What is CALD writing?
Culturally and linguistically diverse writing (CALD) in Australia is a literature in crisis with many of its writers feeling excluded from mainstream platforms, festivals, publications. This includes the work of coloured writers, queer writers, minority writers, Indigenous writers, refugee writers.
What can be done?
Mascara is collating qualitative data for the purpose of evaluating discrepancies between creative arts policy and cultural practice in Australia with regard to peak bodies, institutions as well as individual publishers and performance platforms. The goal of this initial study is to establish the grounds and framework for further research to look at specific ways of closing the gap between the existing general policy and a range of sustainable solutions that we hope will foster dialogue, extend access and strengthen the representation of diverse writing in Australia.
Phase 1: 2014-2016
1. We are especially interested in collating writers’ psychological responses (anonymous or otherwise) to discrimination or exclusion from publishing or performance platforms. How it may have affected self-esteem, confidence, artistic practice, psychological well-being, belief in their work, networks, a sense of belonging, community participation, career status, family commitments, financial status and the like. We are interested in how the effects of exclusion or not-belonging might be analysed within psychological frameworks.
2. We plan to collate qualitative data for cultural diversity from the organizers of major Australian prizes, also from literary publications and festivals. This will take the form of a survey exploring a sense of current representations, acquaintance with terminology, diversity monitoring, selection of judges criteria and future directions. We hope this study will invite dialogue, and frame the basis of future planning which will inform, expand and diversify both participation and audiences. Participants in our research include organisations such as Australian Poetry, the Vice Chancellor’s Poetry Prize, WILAA (Women in Literary Arts Australia), and The Australian Centre.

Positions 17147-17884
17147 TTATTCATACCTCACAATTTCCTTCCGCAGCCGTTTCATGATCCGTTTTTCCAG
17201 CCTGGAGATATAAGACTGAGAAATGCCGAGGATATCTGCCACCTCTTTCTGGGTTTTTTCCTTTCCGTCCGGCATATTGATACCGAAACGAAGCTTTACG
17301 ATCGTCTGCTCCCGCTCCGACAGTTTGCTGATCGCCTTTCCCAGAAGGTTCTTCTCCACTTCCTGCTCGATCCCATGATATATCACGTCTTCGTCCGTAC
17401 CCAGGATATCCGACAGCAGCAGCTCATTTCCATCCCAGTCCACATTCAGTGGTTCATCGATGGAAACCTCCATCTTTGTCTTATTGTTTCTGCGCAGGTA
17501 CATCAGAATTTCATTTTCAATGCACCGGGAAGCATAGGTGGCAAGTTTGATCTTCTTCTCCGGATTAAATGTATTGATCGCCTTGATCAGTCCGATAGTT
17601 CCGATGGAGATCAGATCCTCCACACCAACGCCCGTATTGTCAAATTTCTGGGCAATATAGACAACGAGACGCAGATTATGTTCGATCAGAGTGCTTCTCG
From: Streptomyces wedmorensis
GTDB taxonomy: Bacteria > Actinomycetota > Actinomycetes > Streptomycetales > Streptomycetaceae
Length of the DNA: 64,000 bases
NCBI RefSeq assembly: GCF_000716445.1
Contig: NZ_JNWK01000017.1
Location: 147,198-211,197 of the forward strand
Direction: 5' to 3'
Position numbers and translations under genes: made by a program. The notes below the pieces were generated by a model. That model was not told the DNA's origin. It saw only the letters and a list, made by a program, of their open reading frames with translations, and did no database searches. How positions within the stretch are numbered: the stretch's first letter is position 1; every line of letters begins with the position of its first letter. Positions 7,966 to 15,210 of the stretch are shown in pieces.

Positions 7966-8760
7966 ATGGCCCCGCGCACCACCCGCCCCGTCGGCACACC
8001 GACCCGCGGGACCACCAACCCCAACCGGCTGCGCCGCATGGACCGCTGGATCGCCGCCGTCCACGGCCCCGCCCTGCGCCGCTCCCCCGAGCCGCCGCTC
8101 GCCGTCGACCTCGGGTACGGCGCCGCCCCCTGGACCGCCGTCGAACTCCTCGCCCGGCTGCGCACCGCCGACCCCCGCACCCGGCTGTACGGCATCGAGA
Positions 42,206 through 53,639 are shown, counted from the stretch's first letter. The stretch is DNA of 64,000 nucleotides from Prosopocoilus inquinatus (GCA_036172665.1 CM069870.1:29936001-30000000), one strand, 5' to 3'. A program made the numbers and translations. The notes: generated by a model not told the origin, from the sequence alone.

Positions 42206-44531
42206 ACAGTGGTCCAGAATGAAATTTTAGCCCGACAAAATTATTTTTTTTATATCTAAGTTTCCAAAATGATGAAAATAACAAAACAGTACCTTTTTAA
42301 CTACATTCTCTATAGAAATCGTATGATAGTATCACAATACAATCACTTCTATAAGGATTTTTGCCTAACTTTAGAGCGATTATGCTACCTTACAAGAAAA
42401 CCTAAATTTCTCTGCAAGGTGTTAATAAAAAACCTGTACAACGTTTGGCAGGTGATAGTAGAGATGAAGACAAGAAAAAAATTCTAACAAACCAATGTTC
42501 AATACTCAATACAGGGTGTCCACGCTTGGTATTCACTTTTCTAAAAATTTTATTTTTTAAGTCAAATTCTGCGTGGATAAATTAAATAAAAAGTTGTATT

3. Our role is to also intercept cultural narratives that marginalise, absent, domesticate or tokenise our subjectivity. By mapping and marking our absence and our resistance we are archiving ourselves as active participants in Australian literary culture.
Cultural Weekly article by Robert Wood on the need for strategic initiatives and navigating structural racism
Peril article by Lian Low, editor of Peril Magazine
artsHub article by Richard Watts outlines the Senate Inquiry into Arts Funding and effects on the CALD sector
Sydney Review of Books article by Michelle Cahill ‘Who is Lobbying For Migrant Writers?’
Record of Public Forums/Discussions
July 23 2014 Australian Poetry ConVo
Friday 21st August 2015 at The Wheeler Centre’s Workshop Space Melbourne Writers’ Festival 2015
4 November 2015 Senate Inquiry into Arts Funding Parramatta Hearing
23 November 2015 Literary Roundtable at the Wheeler Centre attended by Lia Incognita, David Ryding, Mridula Chakraborty, Lian Low, Eleanor Jackson, Kent MacCarter and Jill Eddington
2 December 2015 Report of the Senate Inquiry into Arts Funding at 2.117, 3.63-3.67, 5.40
Research Assistant: Bronwyn Lang
Research Design: Michelle Cahill
Bronwyn Lang is a PhD candidate at the University of Wollongong and the recipient of an Endeavour Australia Asia Award. Her poetry and reviews have appeared in literary journals.
Michelle Cahill is the recipient of a Literature Board Professional Editorial Development Grant, mentored at Kingston University Press, London and a Developing Writer’s Grant. She is a DCA candidate at the University of Wollongong and has won several awards and literary prizes.